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The Garden Decoder: What Is a ‘Keystone Plant’?

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The Garden Decoder: What Is a ‘Keystone Plant’?

August 10, 2022

Recently, after hearing the words “keystone plant,” I had to take pause. As a longtime gardener, voracious garden book reader, not to mention a gardening author, I was surprised that I didn’t know what this term meant. And because I consider myself a perennial student, too, I did a little digging. Here’s what I learned.

What exactly is a keystone plant?

Asters are host plants to more than a hundred different species of caterpillars. Photograph by Britt Willoughby Dyer, from Gardening \10\1: Aster.
Above: Asters are host plants to more than a hundred different species of caterpillars. Photograph by Britt Willoughby Dyer, from Gardening 101: Aster.

As you might imagine, a keystone plant plays a huge part and has a massive effect on the diversity, abundance, and survival of other species, like insects and birds, in an ecosystem. Basically, certain plant species hold the highly connected food web and ecosystem together. An example would be a keystone holding up a Roman stone arch. Take this critical piece away and the whole thing crumbles.

The specialized relationship between plant-eating insects, birds, and keystone native plants has evolved over thousands of years. These specific, stand-out host plants provide necessary food and shelter to countless species. Without these plants, the local ecosystem and food web could be at risk for drastic change or even possible elimination. And while these critically important plants affect all animals (and of course us), it’s the insects, birds and pollinators who are most at risk.

What are examples of keystone plants?

Aspens are critical to the boreal forest and its ecosystem. Photograph by Bo Insogna via Flickr.
Above: Aspens are critical to the boreal forest and its ecosystem. Photograph by Bo Insogna via Flickr.

The saguaro cactus, native to the Sonoran Desert of the southwest United States and northwestern Mexico, is one keystone species. This iconic desert plant is an important lodging spot for birds such as woodpeckers and red-tailed hawks. In addition, bats, birds, and bees feast off of the flowers, and insects, mammals, and other species enjoy eating the ripened fruit.

In the boreal forest, trees such as willows and aspens are critical habitats for birds, insects, fungi, and lichens.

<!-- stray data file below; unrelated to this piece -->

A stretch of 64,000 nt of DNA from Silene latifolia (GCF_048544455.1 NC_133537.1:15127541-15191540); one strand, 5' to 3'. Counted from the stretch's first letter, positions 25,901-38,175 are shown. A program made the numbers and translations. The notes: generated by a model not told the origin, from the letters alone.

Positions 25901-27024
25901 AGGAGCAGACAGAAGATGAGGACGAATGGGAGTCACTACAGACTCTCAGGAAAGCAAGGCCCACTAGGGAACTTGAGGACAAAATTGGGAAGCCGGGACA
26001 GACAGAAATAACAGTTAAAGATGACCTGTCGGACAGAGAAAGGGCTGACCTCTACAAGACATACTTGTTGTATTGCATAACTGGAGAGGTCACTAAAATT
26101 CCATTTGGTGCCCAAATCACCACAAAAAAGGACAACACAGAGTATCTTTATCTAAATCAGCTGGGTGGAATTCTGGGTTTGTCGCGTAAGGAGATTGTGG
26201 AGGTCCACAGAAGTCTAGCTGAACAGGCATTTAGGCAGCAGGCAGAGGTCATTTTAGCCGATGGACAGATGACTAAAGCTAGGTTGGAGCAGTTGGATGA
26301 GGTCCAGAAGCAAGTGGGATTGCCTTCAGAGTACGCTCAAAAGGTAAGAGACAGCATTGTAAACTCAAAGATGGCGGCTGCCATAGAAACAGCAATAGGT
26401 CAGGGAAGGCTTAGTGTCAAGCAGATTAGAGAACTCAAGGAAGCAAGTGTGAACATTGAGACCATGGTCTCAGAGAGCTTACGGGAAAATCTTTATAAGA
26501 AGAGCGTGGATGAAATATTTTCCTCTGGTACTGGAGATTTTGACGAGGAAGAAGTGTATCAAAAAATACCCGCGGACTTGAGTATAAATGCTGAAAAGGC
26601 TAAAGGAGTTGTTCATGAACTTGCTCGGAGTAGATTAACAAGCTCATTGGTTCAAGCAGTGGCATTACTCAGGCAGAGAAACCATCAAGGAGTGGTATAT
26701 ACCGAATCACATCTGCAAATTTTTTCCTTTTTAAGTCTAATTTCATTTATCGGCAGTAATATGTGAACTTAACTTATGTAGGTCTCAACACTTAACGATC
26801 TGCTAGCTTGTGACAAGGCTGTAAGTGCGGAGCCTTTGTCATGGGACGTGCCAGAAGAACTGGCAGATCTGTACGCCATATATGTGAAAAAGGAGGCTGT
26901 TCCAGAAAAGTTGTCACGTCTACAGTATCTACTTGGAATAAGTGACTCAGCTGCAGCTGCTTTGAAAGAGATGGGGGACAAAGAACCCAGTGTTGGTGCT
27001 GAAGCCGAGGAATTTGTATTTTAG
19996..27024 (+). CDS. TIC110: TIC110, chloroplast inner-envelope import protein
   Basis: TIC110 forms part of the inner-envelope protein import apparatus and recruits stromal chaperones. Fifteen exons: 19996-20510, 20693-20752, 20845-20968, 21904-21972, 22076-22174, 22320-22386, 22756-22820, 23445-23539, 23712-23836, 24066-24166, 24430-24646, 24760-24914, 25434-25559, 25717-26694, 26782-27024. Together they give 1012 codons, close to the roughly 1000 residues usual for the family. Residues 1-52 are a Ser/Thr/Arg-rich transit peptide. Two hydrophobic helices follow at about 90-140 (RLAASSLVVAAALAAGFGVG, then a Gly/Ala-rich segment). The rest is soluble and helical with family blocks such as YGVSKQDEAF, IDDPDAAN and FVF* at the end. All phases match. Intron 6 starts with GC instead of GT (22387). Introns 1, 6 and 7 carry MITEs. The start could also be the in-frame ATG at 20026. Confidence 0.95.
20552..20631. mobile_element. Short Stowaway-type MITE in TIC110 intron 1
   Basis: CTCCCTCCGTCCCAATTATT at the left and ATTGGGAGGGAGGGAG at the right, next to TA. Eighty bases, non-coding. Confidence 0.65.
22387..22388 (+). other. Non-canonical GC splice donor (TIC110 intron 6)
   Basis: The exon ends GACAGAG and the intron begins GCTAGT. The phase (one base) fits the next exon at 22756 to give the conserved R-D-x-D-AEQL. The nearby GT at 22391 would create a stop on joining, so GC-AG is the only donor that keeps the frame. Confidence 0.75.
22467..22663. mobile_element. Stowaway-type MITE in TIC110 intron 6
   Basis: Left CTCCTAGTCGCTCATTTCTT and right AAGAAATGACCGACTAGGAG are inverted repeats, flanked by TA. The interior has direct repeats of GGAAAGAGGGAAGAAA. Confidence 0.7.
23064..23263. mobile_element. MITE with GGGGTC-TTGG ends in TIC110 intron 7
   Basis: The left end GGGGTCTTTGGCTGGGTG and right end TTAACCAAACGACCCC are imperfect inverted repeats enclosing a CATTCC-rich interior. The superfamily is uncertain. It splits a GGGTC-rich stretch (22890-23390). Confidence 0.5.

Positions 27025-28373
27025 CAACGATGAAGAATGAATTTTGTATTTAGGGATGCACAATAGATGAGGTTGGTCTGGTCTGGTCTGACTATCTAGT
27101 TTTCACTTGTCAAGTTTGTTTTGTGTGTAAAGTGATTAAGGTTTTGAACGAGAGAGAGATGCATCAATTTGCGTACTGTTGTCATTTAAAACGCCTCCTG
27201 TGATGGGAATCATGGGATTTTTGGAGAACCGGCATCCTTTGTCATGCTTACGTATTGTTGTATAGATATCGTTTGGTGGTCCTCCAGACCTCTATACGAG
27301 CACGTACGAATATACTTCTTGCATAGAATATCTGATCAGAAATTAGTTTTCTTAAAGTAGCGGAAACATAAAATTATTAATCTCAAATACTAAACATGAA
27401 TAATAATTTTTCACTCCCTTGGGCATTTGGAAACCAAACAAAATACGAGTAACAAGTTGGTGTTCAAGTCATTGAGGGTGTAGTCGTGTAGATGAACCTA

Asters, with their charming daisy blooms, are host plants to over 100 species of caterpillars, plus over 30 pollinator species love dining on the pollen.

Native milkweed is the only food that monarchs will eat and is their only host plant, making it critical for the survival of this iconic butterfly.

Solidago, also known as Goldenrod, act as primary supporters in the food web for insects. Over 100 caterpillar species use them as host plants and over 40 species depend on the pollen.

Big Bluestem prairie grass is a warm-season clumping grass providing cover and nesting spots for at least 24 songbird species, plus seeds for countless sparrows.

Native oak trees help support a diverse and abundant amount of birds and are considered the most valuable host plant in North America. Oaks are superior in hosting caterpillars (897 species), which birds need to eat copious amounts of.

Why should you care?

Saguaro cacti provide shelter and food to birds. Photograph by Alan Levine via Flickr.
Above: Saguaro cacti provide shelter and food to birds. Photograph by Alan Levine via Flickr.

The world’s plant and animal diversity is dwindling at alarming rates. Keystone plants are critical to stemming the loss. We can all help by acting on a few small, but important ideas:

  • Remove or at least reduce your thirsty, monoculture lawn. The sad truth is that lawns eliminate ecosystems and food sources for song birds and other wildlife. Diversity of plants creates a stable ecosystem, especially during times of climate crisis. This means convert your grass to a billowy meadow, a pollinator garden or mix of keystone native plants and nectar-and pollen-rich flowers.
  • Add native plant species to your gardens and consider stormwater management systems like rain gardens, swales, and berms. The idea is to prevent the introduction of invasive plant species, plus native plants help keep pollution from entering waterways when planted near lakes, rivers and shores.
  • And, of course, garden organically to eliminate toxic pesticides, herbicides, and other nasty pollutants.

For more on sustainable gardening, see:

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